As IIPER reported, those operations were carried out by two Dagestani female suicide bombers or shakhidki, who were wives of leading Dagestani amirs.  Indeed, one of those amirs was Umalat Magomedov (aka Al-Bara) who was Velidzhanov’s and Gubdenskii’s predecessor as amir of the DV and was killed by Russian security forces on 31 December 2009.  Velidzhanov’s claim that a Riyadus Salikhin Jamaat/Group is now subordinated to him suggests that the larger Riyadus Salikhin Martyrs Battalion (RSMB), founded by Basaev and Khattab in the early 2000s and revived by CE amir Doku ‘Abu Usman’ Umarov in spring 2009, may have been subordinated or at least closely tied to Gubdenskii and even Al-Bara as well.  Previously, I suggested that both the interpretation of a Dagestani connection and the interpretation that fomer Ingushetia-based mujahed Sheikh Said Abu Saad Buryatskii was the RSMB’s amir or chief recruiter have some validity.

However, Velidzhanov identified another previously unknown mujahed participating in the video and the Shura, one Essa, as head of what the amir called the “Riyadus Salikhin Jamaat” not the the Riyadus Salikhin Martyrs’ Battalion.[14]  This might indicate that each vilaiyat will now have its own RSMB unit or jamaat.  It seems less likely that the combination of Buryatskii’s death in March and the split within the Nokchicho in August has forced a rebasing of the RSMB to Dagestan.  Such an interpretation seems even less viable when one considers the implausability that the DV amir would be appointing the amir of the prestigious RSMB at all, not to mention appointing an unknown, such as Essa, as its leader.  Such authority would belong to CE amir Umarov alone.

Regardless, Velidzhanov’s threat suggests that a major suicide operation may be in the works for the upcoming Russian holiday season.  At the peak of last year’s holidays, New Year’s Eve, DV amir Al-Bara was killed by Russian forces, as noted earlier.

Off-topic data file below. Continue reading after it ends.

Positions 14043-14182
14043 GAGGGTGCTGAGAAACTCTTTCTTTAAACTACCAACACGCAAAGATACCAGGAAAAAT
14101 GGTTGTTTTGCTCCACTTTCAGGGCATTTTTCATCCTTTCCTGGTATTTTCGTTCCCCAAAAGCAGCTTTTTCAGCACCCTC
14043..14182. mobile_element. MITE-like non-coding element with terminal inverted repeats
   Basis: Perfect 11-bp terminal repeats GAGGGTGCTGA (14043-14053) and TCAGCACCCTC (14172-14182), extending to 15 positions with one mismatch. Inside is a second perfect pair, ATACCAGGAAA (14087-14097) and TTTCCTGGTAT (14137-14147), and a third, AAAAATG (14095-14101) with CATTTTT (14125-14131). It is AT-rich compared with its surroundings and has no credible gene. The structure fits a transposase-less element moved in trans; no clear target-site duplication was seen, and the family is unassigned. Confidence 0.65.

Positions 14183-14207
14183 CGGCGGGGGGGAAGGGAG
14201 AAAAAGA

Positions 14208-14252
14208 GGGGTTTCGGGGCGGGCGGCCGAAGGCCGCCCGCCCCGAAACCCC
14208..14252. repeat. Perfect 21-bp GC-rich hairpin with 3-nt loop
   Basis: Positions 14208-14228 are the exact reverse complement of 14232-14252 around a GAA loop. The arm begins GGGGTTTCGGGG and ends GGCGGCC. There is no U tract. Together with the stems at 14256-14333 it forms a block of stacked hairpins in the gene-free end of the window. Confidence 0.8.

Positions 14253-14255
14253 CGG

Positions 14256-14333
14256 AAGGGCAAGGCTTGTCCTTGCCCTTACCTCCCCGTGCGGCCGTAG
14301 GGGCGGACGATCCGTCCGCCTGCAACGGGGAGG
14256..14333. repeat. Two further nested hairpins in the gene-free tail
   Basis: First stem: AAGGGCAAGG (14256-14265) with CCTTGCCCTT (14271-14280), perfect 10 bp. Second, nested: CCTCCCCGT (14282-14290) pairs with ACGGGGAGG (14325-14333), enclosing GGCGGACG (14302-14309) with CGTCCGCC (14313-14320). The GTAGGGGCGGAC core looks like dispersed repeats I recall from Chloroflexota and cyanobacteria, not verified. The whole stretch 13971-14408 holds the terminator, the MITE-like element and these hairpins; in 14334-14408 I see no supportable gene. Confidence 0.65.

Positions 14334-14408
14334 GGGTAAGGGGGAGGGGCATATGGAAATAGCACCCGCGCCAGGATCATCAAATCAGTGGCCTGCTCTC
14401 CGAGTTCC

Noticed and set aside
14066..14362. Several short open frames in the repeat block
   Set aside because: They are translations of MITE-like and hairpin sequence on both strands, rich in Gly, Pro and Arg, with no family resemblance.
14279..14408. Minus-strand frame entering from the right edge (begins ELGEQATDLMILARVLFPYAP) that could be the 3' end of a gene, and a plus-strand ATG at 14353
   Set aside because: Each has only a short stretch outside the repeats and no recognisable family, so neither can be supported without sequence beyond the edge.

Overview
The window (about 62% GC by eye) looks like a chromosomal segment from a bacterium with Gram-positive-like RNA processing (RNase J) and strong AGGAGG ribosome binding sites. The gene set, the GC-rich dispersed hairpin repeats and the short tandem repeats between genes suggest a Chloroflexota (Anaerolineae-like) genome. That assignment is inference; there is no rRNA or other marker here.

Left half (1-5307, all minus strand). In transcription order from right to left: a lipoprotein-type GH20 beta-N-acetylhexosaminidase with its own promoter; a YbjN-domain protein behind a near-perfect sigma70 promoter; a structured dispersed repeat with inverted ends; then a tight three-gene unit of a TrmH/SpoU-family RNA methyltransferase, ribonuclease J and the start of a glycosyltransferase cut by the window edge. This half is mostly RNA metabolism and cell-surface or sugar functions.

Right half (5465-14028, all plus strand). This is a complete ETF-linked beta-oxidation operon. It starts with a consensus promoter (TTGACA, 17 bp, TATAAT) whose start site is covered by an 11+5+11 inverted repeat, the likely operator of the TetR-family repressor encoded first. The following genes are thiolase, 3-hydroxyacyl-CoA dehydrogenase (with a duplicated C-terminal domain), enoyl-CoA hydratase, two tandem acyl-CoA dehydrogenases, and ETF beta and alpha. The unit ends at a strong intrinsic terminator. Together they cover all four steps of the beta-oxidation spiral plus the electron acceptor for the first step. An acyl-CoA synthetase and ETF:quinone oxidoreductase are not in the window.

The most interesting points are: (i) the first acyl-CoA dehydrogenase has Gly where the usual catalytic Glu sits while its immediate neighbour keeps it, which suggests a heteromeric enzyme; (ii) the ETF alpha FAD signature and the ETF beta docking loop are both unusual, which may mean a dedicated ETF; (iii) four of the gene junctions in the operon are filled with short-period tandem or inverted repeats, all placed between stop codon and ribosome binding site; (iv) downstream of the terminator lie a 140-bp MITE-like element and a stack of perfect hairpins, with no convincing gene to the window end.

Velidzhanov and the amirs also renewed their bayats or loyalty oaths to Umarov in response to the latter’s request that all amirs do so in a recent statement and video in connection with the recent split within the CE’s Nokchicho (Chechnya) Vilaiyat covered in previous issues of IIPER.  Velidzhanov spoke in a video coming from a Shura of leading DV amirs held on October 19th, sitting along with five other amirs, including that of the Azerbaijan jamaat identified as Abdullah.[15]  We have noted in previous IIPERs the existence of such a jamaat and underscored the fact that Velidzhanov was formerly the amir of the DV’s Southern Sector that borders Azerbaidzhan.  There have been occasional CE mujahedin incursions into Azerbaidzhan and battles between Azeri mujahedin and security forces over the years.  The Azerbaidzhan jamaat’s seemingly rising profile could indicate that the CE and/or DV will be devoting more effort to spreading the jihad south into the Transcaucasus.

Velidzhanov also announced a reshuffling of cadres necesitated by Seifullah Gubdenskii’s death in August, including the appointment of two DV naibs (deputies of the amir), both of whom appeared in the video.  The Shura saw the appointment of Khasan as Velidzhanov’s first naib in addition to his retaining his previous post as amir of the Northern Sector, a sector never before mentioned in either CE or Russian sources.  Salikh was appointed Veildzhanov’s second naib while retaining his post as amir of the Central Sector.[16]  Salikh had been previously identified in June as amir of the Gubden Jamaat; the aforementioned Seifullah Gubdenskii traveled a career path from Gubden’s amir to the Central Sector’s amir to the DV’s amir.  The fact that the Northern Sector’s amir Khasan was designated as first naib suggests DV amir Velidzhanov, who hails from the Southern Sector, is trying to rotate the position of amir among the three main DV sectors: Northern, Central and Southern.  Also identified by Velidzhanov in the video was Abu Mukhammad Pushtun.  He was identified in a video from a Shura of the DV’s Central Sector in June as amir of the Temirkhan-Shurin Jamaat, as noted in a previous IIPER.[17]